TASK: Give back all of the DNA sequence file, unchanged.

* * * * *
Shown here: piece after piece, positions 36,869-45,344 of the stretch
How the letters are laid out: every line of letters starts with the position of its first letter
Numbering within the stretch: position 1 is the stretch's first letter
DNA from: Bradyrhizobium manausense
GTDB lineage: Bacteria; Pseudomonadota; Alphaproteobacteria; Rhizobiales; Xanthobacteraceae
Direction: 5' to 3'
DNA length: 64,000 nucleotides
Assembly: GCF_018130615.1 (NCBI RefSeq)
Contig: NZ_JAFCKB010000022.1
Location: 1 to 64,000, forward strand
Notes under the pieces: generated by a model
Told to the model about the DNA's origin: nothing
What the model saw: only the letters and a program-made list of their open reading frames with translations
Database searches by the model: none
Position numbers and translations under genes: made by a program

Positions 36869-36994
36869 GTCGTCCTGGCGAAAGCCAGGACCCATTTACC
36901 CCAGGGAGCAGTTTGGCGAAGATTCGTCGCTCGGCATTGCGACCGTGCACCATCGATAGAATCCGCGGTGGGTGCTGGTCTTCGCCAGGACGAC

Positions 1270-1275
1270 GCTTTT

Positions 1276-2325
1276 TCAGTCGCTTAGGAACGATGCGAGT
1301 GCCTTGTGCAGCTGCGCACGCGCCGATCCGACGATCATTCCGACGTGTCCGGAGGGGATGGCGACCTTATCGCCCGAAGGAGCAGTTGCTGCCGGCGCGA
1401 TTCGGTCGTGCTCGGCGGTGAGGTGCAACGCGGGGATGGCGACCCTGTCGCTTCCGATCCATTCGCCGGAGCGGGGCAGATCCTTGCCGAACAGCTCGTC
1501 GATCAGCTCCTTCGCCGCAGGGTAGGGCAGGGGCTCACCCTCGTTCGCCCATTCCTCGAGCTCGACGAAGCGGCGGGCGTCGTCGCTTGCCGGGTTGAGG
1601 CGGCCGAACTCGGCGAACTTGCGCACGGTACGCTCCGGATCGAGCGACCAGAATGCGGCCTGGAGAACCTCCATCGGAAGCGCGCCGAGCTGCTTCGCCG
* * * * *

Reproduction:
Shown here: piece after piece, positions 36,869-45,344 of the stretch
How the letters are laid out: every line of letters starts with the position of its first letter
Numbering within the stretch: position 1 is the stretch's first letter
DNA from: Bradyrhizobium manausense
GTDB lineage: Bacteria; Pseudomonadota; Alphaproteobacteria; Rhizobiales; Xanthobacteraceae
Direction: 5' to 3'
DNA length: 64,000 nucleotides
Assembly: GCF_018130615.1 (NCBI RefSeq)
Contig: NZ_JAFCKB010000022.1
Location: 1 to 64,000, forward strand
Notes under the pieces: generated by a model
Told to the model about the DNA's origin: nothing
What the model saw: only the letters and a program-made list of their open reading frames with translations
Database searches by the model: none
Position numbers and translations under genes: made by a program

Positions 36869-36994
36869 GTCGTCCTGGCGAAAGCCAGGACCCATTTACC
36901 CCAGGGAGCAGTTTGGCGAAGATTCGTCGCTCGGCATTGCGACCGTGCACCATCGATAGAATCCGCGGTGGGTGCTGGTCTTCGCCAGGACGAC

Positions 1270-1275
1270 GCTTTT

Positions 1276-2325
1276 TCAGTCGCTTAGGAACGATGCGAGT
1301 GCCTTGTGCAGCTGCGCACGCGCCGATCCGACGATCATTCCGACGTGTCCGGAGGGGATGGCGACCTTATCGCCCGAAGGAGCAGTTGCTGCCGGCGCGA
1401 TTCGGTCGTGCTCGGCGGTGAGGTGCAACGCGGGGATGGCGACCCTGTCGCTTCCGATCCATTCGCCGGAGCGGGGCAGATCCTTGCCGAACAGCTCGTC
1501 GATCAGCTCCTTCGCCGCAGGGTAGGGCAGGGGCTCACCCTCGTTCGCCCATTCCTCGAGCTCGACGAAGCGGCGGGCGTCGTCGCTTGCCGGGTTGAGG
1601 CGGCCGAACTCGGCGAACTTGCGCACGGTACGCTCCGGATCGAGCGACCAGAATGCGGCCTGGAGAACCTCCATCGGAAGCGCGCCGAGCTGCTTCGCCG